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Fireweed Academy expresses interest in HERC

Courtesy of the City of Homer

As the Homer Education and Recreation Complex Task Force contemplates what to do with the HERC building, some are expressing interest in occupying the space.

But the panel has several questions to answer before it makes its recommendations on what to do with the building to the Homer City Council this fall.

Fireweed Academy Principal Todd Hindman, told the HERC task force Tuesday that he’s interested in consolidating both of Fireweed’s current locations into one campus, which he said could be the HERC.

“I didn't think it was going to be big deal being a principal of two different locations, but I quickly realized that having two locations, you can't have a consistent school culture,” he said.

Hindman said the school would use most if not all of the building.

Some on the task force questioned if the building would still be available for community recreation, another use the task force is considering heavily.

Hindman said if Fireweed took over the HERC, the school would be willing to open up the building after school hours.

“So if we had a community group that wanted to come in and teach an adult art class or something like that, they could do it in a classroom?” asked task force member Deb Lowney.

“That should be doable, yes,” Hindman said.

The task force is likely to make its final recommendations to the city council on what to do with the HERC in November.

Among the many possibilities, the task force is weighing whether the HERC could provide more space for community classes and recreation. Demolishing the HERC entirely and building a new facility is also up for discussion.

But before the task force makes its recommendations, bringing the HERC up to code for any possible use still presents a substantial hurdle.  

Deputy City Planner Julie Engebretsen said right now the stairwell is considered a firebreak.

“So you can have people upstairs and people downstairs,” she said. “The fire marshal considers those separate spaces.”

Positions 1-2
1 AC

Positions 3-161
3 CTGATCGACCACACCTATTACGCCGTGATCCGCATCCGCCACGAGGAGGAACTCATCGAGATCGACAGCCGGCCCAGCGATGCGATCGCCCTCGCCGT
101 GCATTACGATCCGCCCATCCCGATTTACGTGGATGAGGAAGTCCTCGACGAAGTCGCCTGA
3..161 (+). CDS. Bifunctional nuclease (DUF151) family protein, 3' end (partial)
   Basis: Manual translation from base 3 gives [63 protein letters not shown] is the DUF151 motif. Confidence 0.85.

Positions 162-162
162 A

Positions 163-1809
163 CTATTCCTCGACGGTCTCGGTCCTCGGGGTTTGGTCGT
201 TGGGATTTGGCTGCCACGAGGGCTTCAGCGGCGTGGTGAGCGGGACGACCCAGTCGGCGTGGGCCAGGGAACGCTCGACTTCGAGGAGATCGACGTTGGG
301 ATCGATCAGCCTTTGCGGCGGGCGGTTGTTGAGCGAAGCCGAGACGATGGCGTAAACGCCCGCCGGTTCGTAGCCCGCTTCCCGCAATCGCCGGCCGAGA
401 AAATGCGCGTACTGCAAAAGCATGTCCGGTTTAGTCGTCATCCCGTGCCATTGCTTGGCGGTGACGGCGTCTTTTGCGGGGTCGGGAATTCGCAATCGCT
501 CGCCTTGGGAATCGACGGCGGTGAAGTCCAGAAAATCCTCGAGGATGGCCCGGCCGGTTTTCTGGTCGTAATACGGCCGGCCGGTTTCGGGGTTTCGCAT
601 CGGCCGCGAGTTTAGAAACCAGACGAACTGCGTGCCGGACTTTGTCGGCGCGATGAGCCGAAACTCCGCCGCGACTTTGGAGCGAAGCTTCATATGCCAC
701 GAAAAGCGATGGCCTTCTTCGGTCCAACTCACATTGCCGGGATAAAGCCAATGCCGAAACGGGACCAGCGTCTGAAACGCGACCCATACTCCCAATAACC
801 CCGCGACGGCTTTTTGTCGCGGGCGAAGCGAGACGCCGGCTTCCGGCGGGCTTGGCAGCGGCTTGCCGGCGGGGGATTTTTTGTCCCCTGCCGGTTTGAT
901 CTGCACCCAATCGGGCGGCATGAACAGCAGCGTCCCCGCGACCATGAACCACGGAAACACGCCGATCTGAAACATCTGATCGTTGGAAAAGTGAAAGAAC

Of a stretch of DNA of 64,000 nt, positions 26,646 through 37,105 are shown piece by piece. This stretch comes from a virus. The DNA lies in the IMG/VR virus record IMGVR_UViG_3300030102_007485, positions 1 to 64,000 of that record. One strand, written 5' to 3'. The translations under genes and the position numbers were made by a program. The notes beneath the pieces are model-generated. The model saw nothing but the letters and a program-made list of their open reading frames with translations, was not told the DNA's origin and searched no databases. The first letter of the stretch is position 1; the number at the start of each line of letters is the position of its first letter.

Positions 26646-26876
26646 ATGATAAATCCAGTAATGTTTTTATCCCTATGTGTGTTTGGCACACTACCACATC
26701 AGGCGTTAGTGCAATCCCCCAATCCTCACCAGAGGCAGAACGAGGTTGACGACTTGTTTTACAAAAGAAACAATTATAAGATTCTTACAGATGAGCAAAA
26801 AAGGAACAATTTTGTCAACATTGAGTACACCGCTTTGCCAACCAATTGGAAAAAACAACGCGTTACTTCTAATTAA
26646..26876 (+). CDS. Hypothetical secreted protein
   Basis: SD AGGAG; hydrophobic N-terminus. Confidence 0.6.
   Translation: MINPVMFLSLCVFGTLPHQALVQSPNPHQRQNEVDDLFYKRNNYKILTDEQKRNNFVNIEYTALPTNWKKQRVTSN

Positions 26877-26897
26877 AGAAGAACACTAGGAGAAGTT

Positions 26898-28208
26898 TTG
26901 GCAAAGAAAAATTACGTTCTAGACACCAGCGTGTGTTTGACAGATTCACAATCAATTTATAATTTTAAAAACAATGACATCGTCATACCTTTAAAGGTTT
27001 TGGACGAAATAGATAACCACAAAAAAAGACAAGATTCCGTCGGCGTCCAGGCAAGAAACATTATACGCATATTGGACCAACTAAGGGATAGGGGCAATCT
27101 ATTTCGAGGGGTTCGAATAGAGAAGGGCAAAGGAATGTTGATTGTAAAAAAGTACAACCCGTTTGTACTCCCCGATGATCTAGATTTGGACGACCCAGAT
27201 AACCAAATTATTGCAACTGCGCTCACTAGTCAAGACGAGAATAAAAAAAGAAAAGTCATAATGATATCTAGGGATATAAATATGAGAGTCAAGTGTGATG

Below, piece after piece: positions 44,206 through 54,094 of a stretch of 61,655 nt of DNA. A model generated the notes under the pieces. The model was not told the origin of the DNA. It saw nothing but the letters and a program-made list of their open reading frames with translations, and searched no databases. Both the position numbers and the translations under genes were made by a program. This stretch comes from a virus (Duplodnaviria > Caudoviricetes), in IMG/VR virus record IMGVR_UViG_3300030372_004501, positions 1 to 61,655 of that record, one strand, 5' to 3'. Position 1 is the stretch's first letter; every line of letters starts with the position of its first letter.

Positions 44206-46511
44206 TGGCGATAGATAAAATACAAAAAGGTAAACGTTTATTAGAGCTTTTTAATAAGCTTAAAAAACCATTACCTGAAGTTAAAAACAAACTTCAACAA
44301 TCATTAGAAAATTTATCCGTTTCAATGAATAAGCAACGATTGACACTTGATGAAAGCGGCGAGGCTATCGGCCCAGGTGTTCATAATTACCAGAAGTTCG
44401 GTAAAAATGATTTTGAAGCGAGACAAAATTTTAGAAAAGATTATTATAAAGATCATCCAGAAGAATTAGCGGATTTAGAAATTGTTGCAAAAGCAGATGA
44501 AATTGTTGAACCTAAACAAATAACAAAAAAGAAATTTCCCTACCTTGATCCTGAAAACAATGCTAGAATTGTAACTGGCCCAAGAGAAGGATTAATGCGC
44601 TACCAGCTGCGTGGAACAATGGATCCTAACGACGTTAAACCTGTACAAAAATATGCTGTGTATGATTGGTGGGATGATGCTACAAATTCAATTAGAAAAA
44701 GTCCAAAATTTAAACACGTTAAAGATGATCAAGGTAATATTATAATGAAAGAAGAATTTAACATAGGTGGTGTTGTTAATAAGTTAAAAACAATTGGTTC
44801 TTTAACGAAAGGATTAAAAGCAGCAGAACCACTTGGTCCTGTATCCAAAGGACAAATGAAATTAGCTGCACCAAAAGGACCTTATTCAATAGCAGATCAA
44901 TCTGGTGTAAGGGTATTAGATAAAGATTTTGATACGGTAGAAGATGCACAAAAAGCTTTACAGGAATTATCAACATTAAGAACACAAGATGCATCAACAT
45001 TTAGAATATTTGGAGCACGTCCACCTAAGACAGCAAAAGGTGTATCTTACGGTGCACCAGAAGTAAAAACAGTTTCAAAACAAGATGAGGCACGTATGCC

The task force has been considering whether it could renovate just a portion of the building, but Engebretsen explained that new building codes may require the city to remodel the entire facility even if it wants to only open a small portion to the public.

The state fire marshal will ultimately make that determination, but the city will need to specify its plans for the HERC before the fire marshal can give it the green light for any kind of use.

Task force member Barry Riess, who spoke with the fire marshal, emphasized that point Tuesday.

“So what the fire marshal was saying is, ‘I want to know what you're going to use the facility for,’” he said.  “Then they can apply some of the things that are in the Alaska statutes to go ahead and determine does it meet certain fire parameters.”  

The task force may hire an architect to provide some insight on what the new building codes may mean for the future of the HERC.

The task force is also scheduled to host two work sessions next month. The first will be with public works on Sept. 5 and the second will be a joint work session with the city council on Sept. 24.

Renee joined KBBI in 2017 as a general assignment reporter and host. Her work has appeared on such shows as Weekend Edition Saturday, The World, Marketplace and Studio 360. Renee previously interned as a reporter for KPCC in Los Angeles and as a producer for Stateside at Michigan Radio. Her work has earned her numerous press club awards. She holds an M.S. in journalism from the University of Southern California and a B.A. in women's studies from the University of Michigan.
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